There are bookstores and bookstores and bookstores.
Then there is THE bookstore.
Shakespeare and Company, located at 37 rue de la Bucherie in Paris (France, not Texas), faces the River Seine and looks out on the majestic flying buttresses of Notre Dame cathedral. I’m betting you’ve seen it, even if you’ve never been to Paris. Its unique façade has popped up in many a movie, including Midnight in Paris, Julie and Julia, and Before Sunset.
The rooms are small and crammed full with volumes old and new, not only on the many shelves but in piles on the floor. A steep staircase leads up to more little rooms full of reading treasures, and the steps themselves have even more books at their edges. Back when I was there the old man who owned the place made change out of an old cigar box. And there were several sleeping cats among the inventory.
That fine establishment offers an eclectic variety of good reads, but it’s particularly famous for its history. The present store is the reincarnation of one that was opened in 1919 on the left bank and was a favorite meeting place for a group of young writers and artists who gravitated to Paris when the smoke cleared from the horror of the First World War.
It’s always been a hub for any English-speaking folks living in that city; most of the books in its sprawling inventory are in English. People meet there to peruse the titles, to stand outside and chat, and just to stay in touch as strangers in a strange land. When I used to visit there, thirty something years ago, they left messages for each other on a small chalkboard mounted on the outside wall beside the window. “Need female flat mate, no funny business” was printed on it one time, with a phone number. Another time it was “Jeremy, made too much lamb stew. Come at six. Lisa.” Directly under it was “In desperate need of lamb stew. Please advise. Greg.”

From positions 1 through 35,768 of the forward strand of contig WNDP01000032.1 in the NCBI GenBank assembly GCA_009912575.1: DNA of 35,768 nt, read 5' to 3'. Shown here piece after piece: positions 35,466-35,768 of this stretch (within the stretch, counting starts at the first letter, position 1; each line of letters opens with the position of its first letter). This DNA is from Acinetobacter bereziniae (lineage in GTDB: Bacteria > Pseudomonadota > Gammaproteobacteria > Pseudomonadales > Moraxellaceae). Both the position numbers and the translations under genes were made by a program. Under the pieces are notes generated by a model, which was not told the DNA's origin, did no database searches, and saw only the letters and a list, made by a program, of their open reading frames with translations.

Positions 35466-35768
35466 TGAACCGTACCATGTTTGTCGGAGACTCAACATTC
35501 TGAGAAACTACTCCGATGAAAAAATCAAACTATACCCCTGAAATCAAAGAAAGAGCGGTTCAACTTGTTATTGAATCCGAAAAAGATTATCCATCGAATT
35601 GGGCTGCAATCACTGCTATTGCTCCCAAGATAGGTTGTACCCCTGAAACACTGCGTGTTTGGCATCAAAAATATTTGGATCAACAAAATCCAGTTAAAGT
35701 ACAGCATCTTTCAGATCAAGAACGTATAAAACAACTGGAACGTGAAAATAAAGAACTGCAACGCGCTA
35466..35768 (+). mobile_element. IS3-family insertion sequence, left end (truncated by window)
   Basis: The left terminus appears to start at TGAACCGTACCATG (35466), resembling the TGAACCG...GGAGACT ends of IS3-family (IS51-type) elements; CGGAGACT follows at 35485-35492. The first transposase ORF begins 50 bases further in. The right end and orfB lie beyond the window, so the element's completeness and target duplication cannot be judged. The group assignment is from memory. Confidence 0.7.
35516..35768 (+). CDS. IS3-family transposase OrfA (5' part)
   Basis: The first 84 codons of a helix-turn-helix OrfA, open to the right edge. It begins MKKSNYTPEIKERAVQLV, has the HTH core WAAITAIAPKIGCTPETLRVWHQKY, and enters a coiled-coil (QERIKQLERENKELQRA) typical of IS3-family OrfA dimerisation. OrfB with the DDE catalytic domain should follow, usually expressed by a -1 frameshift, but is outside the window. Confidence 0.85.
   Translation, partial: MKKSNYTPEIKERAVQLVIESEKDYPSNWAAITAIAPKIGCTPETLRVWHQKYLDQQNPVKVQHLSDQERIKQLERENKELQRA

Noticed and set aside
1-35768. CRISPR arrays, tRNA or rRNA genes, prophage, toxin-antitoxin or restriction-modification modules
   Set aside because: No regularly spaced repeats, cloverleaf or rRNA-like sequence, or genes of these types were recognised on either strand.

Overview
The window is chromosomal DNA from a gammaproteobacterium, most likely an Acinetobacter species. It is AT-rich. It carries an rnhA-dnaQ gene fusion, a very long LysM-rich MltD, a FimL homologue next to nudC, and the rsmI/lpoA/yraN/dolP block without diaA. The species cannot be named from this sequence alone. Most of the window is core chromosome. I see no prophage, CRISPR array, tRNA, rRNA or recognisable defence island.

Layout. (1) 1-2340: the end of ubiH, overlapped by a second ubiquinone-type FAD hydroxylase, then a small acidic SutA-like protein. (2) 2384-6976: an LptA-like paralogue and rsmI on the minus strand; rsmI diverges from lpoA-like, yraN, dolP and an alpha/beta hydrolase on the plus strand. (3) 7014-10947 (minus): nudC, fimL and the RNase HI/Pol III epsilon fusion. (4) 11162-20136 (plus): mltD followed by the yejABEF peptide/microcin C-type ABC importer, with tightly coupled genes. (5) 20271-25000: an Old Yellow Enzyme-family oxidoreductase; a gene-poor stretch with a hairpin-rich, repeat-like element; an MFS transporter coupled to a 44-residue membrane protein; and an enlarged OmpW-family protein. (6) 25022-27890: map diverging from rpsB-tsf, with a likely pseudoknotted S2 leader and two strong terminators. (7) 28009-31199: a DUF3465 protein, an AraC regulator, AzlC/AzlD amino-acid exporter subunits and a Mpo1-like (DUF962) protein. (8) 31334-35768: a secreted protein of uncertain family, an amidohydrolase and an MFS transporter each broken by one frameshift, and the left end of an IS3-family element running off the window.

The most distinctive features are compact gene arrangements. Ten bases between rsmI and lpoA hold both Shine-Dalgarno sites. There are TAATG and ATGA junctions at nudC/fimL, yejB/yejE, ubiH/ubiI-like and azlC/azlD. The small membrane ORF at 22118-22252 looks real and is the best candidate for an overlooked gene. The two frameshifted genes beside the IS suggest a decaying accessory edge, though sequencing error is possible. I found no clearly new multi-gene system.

Whenever I send people in the direction of that magical shop – and I encourage anyone with Paris on their travel agenda to go there – I suggest they purchase a copy of Ernest Hemingway’s A Moveable Feast and get it stamped with the shop’s logo, a bust of Shakespeare inside a circle of words: “Shakespeare & Company – Kilometer Zero, Paris”. In that memoir of his time in Paris Hemingway devotes an entire chapter to that bookshop. He was very young, very unpublished, and very poor, with a wife and son to feed, so he couldn’t afford books. And a writer without books is a miserable creature indeed. He went every day, reading standing up or sitting on the stairs, and the owner finally took pity on him and started loaning him volumes to take to sidewalk cafes or to his flat.
In the original shop Hemingway spent time with F. Scott Fitzgerald and his wife Zelda, poets T. S. Eliot and John Dos Passos, composer Cole Porter, painter Pablo Picasso, and other members of what Gerturde Stein famously dubbed the “Lost Generation”. All of them were, of course, destined to make enormous splashes in the world.
Maybe the biggest reason that I see Shakespeare and Company as the zenith of bookstores is the fact that it’s so far away that I can’t actually visit it often. In fact, the very real possibility exists that I never will again. Absence, you might have heard, makes the heart grow fonder.
But I know the little store is still there, brimming with books crammed into shelves, stacked on the floor, and spilling down those steep stairs. That chalkboard might have been taken down, now that everybody texts and emails to keep in touch. But I hope it’s still there too, filled with interesting messages. I almost took chalk in hand, on my last visit, to write “Ernest, please send secret of your genius, Ron.” But it was a small board, and I didn’t want to take up space from someone in need of lamb stew.
If you want to read more about Shakespeare and Company and the Lost Generation I recommend, in addition to Hemingway’s A Moveable Feast, author Morley Callaghan’s memoir That Summer in Paris and Time Was Soft There: A Paris Sojurn at Shakespeare & Co by Jeremy Mercer.
And, of course, if you’re fortunate enough to actually visit Paris, you should go the store, browse through the stacks of books, look out at the river, and let me know if the little chalkboard is still in place.